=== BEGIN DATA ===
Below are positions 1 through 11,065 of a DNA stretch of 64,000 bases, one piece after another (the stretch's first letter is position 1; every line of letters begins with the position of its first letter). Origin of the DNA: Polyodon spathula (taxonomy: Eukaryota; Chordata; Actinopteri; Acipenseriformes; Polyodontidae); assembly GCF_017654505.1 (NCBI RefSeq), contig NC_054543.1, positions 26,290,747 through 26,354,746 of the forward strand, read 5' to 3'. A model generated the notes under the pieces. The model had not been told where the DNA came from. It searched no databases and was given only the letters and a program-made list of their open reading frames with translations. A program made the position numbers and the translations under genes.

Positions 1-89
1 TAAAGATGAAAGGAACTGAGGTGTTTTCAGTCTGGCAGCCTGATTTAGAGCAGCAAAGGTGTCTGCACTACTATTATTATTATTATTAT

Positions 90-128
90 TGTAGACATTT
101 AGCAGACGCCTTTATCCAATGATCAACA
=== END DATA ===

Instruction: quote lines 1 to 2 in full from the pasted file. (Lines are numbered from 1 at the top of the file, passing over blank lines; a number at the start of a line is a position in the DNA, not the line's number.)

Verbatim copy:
Below are positions 1 through 11,065 of a DNA stretch of 64,000 bases, one piece after another (the stretch's first letter is position 1; every line of letters begins with the position of its first letter). Origin of the DNA: Polyodon spathula (taxonomy: Eukaryota; Chordata; Actinopteri; Acipenseriformes; Polyodontidae); assembly GCF_017654505.1 (NCBI RefSeq), contig NC_054543.1, positions 26,290,747 through 26,354,746 of the forward strand, read 5' to 3'. A model generated the notes under the pieces. The model had not been told where the DNA came from. It searched no databases and was given only the letters and a program-made list of their open reading frames with translations. A program made the position numbers and the translations under genes.

Positions 1-89